Get a New Loan
A new loan can help pay off your old remaining loan balance along with any fees incurred after repossession. Also known as refinancing your car loan, title loan, car lease, etc. When you have a good credit score, you’ll have plenty of loan options for various amounts you can choose, options like personal loans/installment loans, credit cards, etc. However, when you have bad credit, you may not have the best loan options or get enough money to get your car back from repossession.
Sell Some Stuff
Most people have some stuff they can sell if they need money. And if you need funds to pay back your auto lender/creditor, etc., definitely consider doing so. Remember that this may take some time, so try to negotiate with your creditor if you think you can take on this option.
Get a Side Gig
A side gig can help you get extra cash to pay to get your car out of repossession. Options like ridesharing, dog-walking, contract work, etc., can be easy to set up and start. And depending on what skills you have, you may be able to get a good amount of money in a relatively short amount of time.
Bankruptcy and Car Repossession
Protecting your car works differently when repossessed due to bankruptcy rather than an unpaid loan. A bankruptcy attorney will be extremely helpful when filing for exemptions, including a vehicle exemption. Exemptions put plainly can protect your assets during the bankruptcy process. And a vehicle exemption is just that for your car, which could save it from repossession.
How Will Repossession Affect My Credit Scores?
Repossession, in most cases, occurs when you owe money to a lender and do not pay back your loan or default on it altogether. These actions will appear on your credit report and affect your credit scores from all three credit bureaus. A missed payment or default can stay on your credit report for up to seven years, hurting your credit and, therefore, your financial health.
How To Prevent Repossession
Before or after taking out a loan (car loan, title loan, car lease, etc.), there are definitely things you can do to prevent repossession. Here are some things you should consider:
Communicate With Your Financial Institution/Lender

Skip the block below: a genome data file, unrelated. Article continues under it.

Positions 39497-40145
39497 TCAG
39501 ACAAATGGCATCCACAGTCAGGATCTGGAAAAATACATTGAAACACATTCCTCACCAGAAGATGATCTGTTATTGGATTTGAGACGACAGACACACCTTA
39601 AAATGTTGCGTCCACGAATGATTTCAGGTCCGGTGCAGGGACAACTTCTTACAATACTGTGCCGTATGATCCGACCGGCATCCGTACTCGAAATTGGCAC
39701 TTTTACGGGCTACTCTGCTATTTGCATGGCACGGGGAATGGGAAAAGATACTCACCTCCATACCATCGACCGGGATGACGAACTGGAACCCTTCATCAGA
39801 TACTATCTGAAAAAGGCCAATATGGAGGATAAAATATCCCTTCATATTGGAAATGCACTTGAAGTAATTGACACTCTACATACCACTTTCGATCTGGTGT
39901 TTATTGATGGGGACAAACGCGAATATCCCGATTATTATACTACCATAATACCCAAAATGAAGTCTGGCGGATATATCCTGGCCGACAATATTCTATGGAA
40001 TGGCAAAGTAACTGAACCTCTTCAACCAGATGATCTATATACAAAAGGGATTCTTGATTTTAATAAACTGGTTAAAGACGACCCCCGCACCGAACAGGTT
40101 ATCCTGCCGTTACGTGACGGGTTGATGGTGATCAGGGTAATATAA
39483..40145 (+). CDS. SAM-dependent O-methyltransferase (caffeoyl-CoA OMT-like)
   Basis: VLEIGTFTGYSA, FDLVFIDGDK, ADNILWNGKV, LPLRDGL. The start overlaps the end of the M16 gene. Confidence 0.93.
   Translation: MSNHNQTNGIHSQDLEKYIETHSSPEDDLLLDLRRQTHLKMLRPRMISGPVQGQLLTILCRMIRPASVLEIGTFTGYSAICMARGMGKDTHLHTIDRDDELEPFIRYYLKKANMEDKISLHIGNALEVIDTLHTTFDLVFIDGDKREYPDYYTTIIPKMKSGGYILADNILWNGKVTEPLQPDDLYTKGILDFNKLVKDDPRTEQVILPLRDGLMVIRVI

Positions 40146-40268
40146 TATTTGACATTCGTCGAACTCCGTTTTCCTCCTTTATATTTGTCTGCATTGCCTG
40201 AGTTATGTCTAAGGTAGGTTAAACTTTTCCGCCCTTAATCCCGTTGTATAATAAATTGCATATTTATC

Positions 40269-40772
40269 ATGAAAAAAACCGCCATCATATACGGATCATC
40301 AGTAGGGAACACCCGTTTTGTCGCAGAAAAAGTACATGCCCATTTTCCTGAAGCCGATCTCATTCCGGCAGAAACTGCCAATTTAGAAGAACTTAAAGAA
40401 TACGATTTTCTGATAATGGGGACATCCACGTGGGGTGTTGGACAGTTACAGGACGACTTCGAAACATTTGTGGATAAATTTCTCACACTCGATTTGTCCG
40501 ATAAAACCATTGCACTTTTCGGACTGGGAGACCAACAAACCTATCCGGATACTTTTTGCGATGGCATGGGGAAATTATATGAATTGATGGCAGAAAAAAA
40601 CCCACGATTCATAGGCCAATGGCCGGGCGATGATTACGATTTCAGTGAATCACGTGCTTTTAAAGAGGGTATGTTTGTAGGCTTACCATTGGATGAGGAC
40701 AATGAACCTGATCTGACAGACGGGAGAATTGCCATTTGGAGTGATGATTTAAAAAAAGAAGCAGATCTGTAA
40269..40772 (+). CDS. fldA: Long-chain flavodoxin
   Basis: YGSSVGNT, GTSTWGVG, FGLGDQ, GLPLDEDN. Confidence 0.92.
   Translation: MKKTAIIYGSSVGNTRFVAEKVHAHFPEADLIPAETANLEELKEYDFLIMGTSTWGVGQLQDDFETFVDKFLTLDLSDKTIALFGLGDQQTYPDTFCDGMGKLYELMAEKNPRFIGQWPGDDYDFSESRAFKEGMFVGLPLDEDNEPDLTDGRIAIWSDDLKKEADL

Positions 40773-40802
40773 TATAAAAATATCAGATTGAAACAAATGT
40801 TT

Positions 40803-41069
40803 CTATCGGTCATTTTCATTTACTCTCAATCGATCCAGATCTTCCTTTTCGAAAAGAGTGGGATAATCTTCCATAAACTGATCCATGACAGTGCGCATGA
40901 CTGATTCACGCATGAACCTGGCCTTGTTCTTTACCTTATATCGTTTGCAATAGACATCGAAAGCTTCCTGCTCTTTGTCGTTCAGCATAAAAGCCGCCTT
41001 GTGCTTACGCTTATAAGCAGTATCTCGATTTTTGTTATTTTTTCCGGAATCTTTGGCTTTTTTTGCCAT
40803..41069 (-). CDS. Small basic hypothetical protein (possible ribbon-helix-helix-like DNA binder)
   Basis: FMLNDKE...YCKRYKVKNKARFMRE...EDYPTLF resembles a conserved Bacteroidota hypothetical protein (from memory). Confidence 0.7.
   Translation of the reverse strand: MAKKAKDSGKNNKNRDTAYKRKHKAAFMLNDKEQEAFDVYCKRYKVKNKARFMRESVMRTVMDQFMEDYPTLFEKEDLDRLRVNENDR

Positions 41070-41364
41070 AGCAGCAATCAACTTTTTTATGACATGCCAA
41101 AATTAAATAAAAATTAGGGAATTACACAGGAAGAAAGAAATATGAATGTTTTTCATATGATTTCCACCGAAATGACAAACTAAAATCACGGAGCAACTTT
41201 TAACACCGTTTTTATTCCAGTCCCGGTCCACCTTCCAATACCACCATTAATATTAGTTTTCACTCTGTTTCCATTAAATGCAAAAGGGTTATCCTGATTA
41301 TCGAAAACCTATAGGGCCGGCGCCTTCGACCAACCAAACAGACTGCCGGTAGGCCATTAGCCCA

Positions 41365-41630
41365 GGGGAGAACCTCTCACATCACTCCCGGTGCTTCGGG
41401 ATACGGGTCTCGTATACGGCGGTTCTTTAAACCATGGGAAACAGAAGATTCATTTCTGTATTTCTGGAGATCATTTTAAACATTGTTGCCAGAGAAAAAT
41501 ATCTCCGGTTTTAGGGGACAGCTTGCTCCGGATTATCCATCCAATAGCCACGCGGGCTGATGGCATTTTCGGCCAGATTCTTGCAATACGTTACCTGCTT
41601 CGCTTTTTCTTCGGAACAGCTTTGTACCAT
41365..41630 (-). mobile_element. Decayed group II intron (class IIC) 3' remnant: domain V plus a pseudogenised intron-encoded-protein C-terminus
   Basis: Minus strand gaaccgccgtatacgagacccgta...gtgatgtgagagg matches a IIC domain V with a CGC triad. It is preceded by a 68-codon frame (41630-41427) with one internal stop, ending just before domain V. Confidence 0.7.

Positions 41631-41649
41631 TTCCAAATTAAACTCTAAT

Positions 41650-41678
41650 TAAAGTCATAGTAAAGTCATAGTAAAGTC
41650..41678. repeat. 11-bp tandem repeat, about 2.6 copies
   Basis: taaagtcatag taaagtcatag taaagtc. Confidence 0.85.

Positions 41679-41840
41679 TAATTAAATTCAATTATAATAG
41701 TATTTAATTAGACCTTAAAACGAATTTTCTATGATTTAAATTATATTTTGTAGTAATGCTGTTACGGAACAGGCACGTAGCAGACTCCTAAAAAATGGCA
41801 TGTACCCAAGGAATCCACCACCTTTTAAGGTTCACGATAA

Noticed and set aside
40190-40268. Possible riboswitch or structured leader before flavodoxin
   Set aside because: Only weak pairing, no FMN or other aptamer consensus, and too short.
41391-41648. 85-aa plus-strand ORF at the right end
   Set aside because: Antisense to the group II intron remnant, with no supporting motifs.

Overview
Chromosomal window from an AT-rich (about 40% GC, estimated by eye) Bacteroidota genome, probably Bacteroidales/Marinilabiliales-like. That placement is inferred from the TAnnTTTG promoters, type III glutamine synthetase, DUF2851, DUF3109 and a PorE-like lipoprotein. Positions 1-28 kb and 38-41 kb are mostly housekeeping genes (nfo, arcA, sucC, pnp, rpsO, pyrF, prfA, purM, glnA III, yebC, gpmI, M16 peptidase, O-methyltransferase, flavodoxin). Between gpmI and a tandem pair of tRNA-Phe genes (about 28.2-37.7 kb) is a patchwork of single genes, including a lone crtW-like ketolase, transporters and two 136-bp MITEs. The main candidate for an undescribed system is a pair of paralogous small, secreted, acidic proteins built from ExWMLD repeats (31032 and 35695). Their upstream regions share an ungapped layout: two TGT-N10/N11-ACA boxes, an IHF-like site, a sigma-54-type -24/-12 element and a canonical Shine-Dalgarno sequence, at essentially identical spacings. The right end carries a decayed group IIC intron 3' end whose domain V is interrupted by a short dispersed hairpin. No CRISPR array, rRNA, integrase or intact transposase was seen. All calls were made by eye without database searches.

Let’s say you take out a loan, and your financial situation changes a few months in. In that case, you need to contact your lender and be transparent immediately. The sooner you let them know about a change in your finances, the easier it may be for them to make other payment arrangements with you instead of pursuing the process of repossession.
Consider Loan Affordability Before Taking Out a Loan
It is one thing to not be able to pay your loan because your financial situation changes, another if it is unaffordable from the start. Before you take out a loan, it is crucial to understand how much it costs to gauge whether you can afford the loan. Any loan’s cost includes more than just the interest rates (not to mention the different kinds of interest rates you’ll find with a loan). Costs like origination fees and balloon payments can increase the price of the loan. Financial literacy is important, so learn about the basics of lending before you decide to take out a loan, especially one that involves your vehicle!
Buy Your Cars Outright
When you don’t have a loan on your car, you don’t have to worry about it being repossessed because of missed or late payments. And so, before considering a loan option, think about whether you can save, get a temporary second job, etc., to pay for a car outright. This may mean buying a slightly older car or something used. However, it can definitely give you peace of mind, especially if this purchase will be your primary transportation method.
The Bottom Line With Getting Your Car Back After Repossession
If your car is repossessed, there are options available! Talking to your lender and getting a payment on the outstanding balance is a good place to start. The good news is that many lenders are flexible as long as you have the money to pay them or take care of their requirements. When it comes to repossession with bankruptcy, filing a vehicle exemption may help protect your vehicle. Still, there are caveats to this, such as vehicle value and whether or not your car has an existing loan on it.